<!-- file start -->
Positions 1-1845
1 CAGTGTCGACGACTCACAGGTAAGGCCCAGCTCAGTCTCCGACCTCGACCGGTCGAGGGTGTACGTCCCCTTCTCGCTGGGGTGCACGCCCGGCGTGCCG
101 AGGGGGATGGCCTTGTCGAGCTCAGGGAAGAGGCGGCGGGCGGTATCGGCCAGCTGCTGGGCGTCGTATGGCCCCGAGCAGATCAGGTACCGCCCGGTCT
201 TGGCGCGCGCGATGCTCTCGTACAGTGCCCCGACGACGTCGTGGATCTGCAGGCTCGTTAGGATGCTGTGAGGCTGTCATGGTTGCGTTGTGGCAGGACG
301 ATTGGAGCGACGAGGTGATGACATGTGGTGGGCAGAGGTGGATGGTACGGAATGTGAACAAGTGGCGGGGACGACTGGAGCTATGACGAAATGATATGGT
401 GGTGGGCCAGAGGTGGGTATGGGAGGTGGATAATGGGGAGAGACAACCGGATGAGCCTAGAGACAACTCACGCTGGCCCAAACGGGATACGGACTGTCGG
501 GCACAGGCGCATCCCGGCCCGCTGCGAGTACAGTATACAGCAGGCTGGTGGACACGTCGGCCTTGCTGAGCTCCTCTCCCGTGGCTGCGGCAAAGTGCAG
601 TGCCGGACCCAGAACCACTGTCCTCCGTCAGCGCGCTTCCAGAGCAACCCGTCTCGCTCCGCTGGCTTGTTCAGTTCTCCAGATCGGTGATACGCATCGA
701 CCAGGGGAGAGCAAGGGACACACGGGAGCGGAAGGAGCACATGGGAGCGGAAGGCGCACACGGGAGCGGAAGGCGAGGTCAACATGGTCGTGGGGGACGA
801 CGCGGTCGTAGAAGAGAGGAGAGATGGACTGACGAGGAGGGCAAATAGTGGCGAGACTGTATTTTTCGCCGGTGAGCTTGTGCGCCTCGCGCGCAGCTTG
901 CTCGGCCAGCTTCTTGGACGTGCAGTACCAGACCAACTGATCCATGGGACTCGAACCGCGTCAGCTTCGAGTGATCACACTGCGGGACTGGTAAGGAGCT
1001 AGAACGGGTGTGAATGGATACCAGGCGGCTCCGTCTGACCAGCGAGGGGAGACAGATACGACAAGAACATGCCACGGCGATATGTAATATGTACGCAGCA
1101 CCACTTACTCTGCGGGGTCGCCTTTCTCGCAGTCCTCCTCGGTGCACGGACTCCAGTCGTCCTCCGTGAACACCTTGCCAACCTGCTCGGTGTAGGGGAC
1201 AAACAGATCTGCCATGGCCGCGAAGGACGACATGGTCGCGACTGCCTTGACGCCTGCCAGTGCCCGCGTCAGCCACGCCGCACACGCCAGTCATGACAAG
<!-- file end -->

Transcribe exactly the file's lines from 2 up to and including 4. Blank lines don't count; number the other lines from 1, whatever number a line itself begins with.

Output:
1 CAGTGTCGACGACTCACAGGTAAGGCCCAGCTCAGTCTCCGACCTCGACCGGTCGAGGGTGTACGTCCCCTTCTCGCTGGGGTGCACGCCCGGCGTGCCG
101 AGGGGGATGGCCTTGTCGAGCTCAGGGAAGAGGCGGCGGGCGGTATCGGCCAGCTGCTGGGCGTCGTATGGCCCCGAGCAGATCAGGTACCGCCCGGTCT
201 TGGCGCGCGCGATGCTCTCGTACAGTGCCCCGACGACGTCGTGGATCTGCAGGCTCGTTAGGATGCTGTGAGGCTGTCATGGTTGCGTTGTGGCAGGACG